Monday, 7 October 2013

No Cadbury trademark for Dairy Milk purple

Colour really counts: Consumers often recognise products by the distinctive packaging or labelling colours. Over time, a certain colour comes to be closely associated with the brand and individual branded products. Cadbury has been wrapping its milk chocolate bars in purple packaging since 1905, so when it applied to trademark the colour in 2004, that tradition seemed in the brand's favour.

In 2008, rival chocolatier Nestle contested the trademark, starting a legal battle that appears to be over--for now. Last year, Cadbury prevailed in court. Last week, however, the UK Court of Appeal ruled that Cadbury cannot have the trademark because the application 'required clarity, precision, self containment, durability and objectivity to qualify for registration'.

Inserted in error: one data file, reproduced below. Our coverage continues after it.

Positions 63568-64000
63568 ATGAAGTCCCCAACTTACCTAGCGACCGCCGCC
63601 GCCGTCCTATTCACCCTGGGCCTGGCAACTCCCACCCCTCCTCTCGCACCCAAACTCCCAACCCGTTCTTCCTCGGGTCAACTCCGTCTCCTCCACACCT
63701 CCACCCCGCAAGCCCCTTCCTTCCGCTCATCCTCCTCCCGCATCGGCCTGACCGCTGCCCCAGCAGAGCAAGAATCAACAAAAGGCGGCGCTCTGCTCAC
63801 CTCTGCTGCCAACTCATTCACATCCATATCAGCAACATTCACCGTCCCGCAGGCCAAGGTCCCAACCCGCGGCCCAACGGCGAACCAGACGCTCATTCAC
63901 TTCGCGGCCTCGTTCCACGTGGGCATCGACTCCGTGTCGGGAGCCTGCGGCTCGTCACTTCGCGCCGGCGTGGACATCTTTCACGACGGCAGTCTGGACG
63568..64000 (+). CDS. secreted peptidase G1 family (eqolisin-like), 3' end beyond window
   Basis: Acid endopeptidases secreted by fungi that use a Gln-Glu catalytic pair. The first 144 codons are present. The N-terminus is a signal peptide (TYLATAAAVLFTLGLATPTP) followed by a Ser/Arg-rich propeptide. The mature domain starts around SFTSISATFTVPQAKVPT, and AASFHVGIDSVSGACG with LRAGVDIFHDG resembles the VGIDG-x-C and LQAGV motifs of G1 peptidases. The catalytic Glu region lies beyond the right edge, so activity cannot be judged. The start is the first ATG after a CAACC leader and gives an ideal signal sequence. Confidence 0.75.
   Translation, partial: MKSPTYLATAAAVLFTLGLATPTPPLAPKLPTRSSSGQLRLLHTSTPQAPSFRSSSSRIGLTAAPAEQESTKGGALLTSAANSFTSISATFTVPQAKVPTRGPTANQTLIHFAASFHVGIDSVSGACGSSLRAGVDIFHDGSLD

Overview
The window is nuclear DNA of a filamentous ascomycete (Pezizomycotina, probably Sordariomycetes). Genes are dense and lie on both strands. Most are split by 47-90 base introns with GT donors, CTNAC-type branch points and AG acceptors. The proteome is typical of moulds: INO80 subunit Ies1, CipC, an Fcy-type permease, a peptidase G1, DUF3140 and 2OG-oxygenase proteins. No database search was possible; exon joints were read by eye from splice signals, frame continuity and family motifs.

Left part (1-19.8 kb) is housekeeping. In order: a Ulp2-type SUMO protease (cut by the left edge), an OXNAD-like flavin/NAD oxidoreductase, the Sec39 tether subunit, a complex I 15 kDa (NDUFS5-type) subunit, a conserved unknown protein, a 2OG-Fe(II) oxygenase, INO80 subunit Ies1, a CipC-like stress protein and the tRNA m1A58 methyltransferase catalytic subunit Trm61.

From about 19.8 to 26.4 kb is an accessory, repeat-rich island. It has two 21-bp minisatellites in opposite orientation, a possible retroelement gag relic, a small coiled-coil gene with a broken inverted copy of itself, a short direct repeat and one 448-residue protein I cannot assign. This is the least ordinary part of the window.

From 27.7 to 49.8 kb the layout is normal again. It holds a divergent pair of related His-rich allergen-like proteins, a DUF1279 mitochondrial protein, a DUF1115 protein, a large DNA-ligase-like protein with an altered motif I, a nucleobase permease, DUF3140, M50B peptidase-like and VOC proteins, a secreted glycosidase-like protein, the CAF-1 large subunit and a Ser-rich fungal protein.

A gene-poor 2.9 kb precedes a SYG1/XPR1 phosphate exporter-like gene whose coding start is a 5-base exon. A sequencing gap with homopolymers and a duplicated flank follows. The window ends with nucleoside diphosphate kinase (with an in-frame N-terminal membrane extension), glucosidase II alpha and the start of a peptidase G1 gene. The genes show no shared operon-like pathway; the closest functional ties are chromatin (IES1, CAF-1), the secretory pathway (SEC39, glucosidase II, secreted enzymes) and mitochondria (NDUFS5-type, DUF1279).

The result is that Cadbury is not able to have exclusive use of this purple colour for milk chocolate bars or any other product. However, it still retains the legal right to prevent competitors from copying its trade dress (the visual appearance of a product, including its shape and the colour of packaging) in an attempt to 'pass off their products as Cadbury chocolate', as the company notes in a statement.

Cadbury has the option of appealing through EU legal channels. Or it may reapply for trademark protection with more specific language.